The results are in. At this point on the calendar, most public companies have held their annual meetings. Shareholders have cast their ballots on a wealth of contentious proposals. Now, votes tallied, we can separate the proposals that will remain shareholder daydreams from those with real impact.
The mood among shareholders feels restive—like the mood in the country at large—but that does not always translate to action. At the McDonald’s annual meeting in Oak Brook, Illinois, hundreds of protesters gathered outside to push for $15/hour wages; inside though, it was business as usual. Shareholder proposals to phase out antibiotics, to eliminate polystyrene cups, to increase transparency in charitable donations and to lower the threshold for calling special shareholder meetings all failed.
But in other cases, shareholder proposals either passed or led to major changes in other ways. Here’s how six big votes shook out:
Amazon adopts the Rooney Rule: At first, Amazon balked at a shareholder proposal urging it to adopt a corporate version of the NFL’s Rooney Rule. The proposal, aimed at increasing the diversity of Amazon’s all-white board, asked the company to consider women and minority candidates for any open seat on its board of directors. Amazon’s hesitation was unconvincing (it claimed it had “complex processes” in place for board candidate selection) and sparked outrage among shareholders. The Congressional Black Caucus got interested too—according to the rumor mill, the CBC was ready to fire off a letter on the subject to Jeff Bezos. Faster than a delivery from Amazon Prime, the company pivoted and agreed to adopt the proposal.
Apple shareholders fall in line behind Tim Cook: Things are looking good for Apple’s leadership right now. The company is coming off its “best quarter ever,” during which it racked up $88 billion in sales. Such results can get you a long leash in business. Indeed, in what commentators interpret as a massive vote of confidence for CEO Tim Cook, shareholders voted overwhelmingly for four management-backed proposals (including one on executive compensation), and soundly rejected two shareholder proposals. One of those, which called for the creation of a “human rights committee,” won a paltry five percent of the vote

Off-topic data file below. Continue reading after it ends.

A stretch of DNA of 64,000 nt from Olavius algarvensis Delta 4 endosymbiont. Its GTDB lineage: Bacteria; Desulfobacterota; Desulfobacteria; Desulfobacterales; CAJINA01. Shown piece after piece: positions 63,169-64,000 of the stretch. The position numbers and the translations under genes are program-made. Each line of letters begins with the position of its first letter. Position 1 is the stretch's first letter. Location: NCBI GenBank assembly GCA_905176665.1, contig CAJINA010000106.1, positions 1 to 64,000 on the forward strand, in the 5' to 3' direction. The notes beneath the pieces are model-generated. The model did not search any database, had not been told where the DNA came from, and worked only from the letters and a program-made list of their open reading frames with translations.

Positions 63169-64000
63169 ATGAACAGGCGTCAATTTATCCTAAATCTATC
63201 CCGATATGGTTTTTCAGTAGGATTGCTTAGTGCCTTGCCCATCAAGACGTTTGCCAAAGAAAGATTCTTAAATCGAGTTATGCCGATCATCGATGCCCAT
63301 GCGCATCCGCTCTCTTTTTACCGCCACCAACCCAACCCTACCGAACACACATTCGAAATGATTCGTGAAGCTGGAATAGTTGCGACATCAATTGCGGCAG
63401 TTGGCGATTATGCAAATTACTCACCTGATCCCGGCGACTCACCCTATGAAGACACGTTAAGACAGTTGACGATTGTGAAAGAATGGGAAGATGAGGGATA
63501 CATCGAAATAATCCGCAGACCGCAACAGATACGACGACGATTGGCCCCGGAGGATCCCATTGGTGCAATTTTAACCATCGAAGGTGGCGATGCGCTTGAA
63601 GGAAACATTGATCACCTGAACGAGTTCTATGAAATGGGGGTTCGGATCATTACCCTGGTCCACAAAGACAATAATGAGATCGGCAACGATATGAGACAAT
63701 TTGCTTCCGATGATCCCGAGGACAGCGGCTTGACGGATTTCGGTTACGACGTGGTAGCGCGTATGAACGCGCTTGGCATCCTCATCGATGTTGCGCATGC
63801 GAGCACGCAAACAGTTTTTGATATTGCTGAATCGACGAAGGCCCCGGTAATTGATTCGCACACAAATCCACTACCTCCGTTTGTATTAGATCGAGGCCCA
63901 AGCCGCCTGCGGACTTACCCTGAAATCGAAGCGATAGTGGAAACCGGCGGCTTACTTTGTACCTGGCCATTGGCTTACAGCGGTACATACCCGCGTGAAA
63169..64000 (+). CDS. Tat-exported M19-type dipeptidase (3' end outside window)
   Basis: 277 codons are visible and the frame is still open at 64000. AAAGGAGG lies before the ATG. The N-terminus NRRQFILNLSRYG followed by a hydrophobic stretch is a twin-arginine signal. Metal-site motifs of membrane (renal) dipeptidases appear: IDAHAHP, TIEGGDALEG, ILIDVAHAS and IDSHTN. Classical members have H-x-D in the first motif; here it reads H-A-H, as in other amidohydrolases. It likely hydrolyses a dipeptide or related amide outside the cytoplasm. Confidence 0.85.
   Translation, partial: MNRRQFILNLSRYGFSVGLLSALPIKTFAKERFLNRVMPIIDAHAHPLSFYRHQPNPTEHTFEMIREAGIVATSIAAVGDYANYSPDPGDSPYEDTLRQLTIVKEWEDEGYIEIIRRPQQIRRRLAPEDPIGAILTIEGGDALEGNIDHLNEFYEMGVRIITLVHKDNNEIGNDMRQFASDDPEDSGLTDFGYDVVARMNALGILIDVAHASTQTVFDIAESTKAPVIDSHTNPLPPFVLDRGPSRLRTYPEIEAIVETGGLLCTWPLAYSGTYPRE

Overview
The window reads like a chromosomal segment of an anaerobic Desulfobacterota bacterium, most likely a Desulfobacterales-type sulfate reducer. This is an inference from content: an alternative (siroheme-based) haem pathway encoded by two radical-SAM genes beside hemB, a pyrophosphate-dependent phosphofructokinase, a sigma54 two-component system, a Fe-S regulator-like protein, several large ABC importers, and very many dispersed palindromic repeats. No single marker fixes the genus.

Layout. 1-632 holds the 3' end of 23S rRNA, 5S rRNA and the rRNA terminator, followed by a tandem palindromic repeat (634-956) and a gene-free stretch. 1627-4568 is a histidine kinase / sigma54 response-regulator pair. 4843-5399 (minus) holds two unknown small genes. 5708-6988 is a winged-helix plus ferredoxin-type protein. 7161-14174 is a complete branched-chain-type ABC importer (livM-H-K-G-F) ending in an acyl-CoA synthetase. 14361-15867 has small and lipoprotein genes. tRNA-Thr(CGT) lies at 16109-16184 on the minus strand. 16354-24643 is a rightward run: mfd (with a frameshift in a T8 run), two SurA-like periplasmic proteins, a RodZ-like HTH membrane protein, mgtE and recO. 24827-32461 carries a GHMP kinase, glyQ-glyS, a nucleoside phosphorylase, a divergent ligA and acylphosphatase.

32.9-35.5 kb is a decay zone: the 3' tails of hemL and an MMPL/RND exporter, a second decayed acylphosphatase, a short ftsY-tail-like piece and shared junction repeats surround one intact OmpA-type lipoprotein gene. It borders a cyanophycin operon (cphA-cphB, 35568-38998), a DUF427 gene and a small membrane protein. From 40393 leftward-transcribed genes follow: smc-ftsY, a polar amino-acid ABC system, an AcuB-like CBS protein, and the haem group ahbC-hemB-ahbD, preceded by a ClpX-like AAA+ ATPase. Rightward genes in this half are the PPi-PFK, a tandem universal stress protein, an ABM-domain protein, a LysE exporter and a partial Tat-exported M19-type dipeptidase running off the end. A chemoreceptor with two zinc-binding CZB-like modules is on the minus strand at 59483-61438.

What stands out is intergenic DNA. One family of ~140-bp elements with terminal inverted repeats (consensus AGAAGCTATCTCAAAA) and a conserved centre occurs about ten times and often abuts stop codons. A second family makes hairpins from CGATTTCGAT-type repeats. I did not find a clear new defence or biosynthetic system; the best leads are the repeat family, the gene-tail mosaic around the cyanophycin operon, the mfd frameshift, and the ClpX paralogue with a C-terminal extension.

Elaine Wynn gets results: Elaine Wynn is the biggest shareholder in Wynn Resorts and the ex-wife of disgraced founder Steve Wynn, who resigned after multiple accusations of sexual misconduct and harassment. She led a campaign asking shareholders to “withhold the vote” for incumbent director John Hagenbuch, a close friend of her former husband, in order to make a statement on the entire board of directors’ failure to adequately investigate and manage risks to the company created by Steve Wynn. Glass Lewis and Institutional Shareholders Services both backed her campaign, and seeing the writing on the wall, Hagenbuch stepped down before the meeting.
Shareholders went even further and rejected the company’s executive compensation plan, with 80 percent of shareholder votes coming in against it. Although the vote was non-binding, the company said it would “act on the result.”
Executive comp defeat at Disney: With Disney workers outside protesting for a “living wage,” shareholders voted on the executive compensation package for CEO Robert Iger, who took home $36.3 million last year and could make a lot more in 2018. They rejected it by a 52 percent to 44 percent margin (four percent abstained). It was a non-binding vote, but the Disney board said it will take the matter “under advisement for future CEO compensation.”
Nuns win vote among gunmaker shareholders: In a major victory for faith-based investor groups, which have been pushing for change in the gun industry, a proposal backed by a group of nuns carried the day at Sturm Ruger. The proposal requires the company to create a report on the financial and reputational risks associated with its business. BlackRock voted its 2.8 million shares in favor of the proposal.
Elon Musk holds onto chairman role: Elon Musk responded emotionally after a shareholder vote allowed him to retain the title of chairman of the board, in addition to his role as chief executive. Perhaps the stress of the vote explains some of the feuding. Regardless, the potentially disruptive proposal to split the chairman and CEO roles was put forward by a shareholder with just 12 shares of Tesla stock.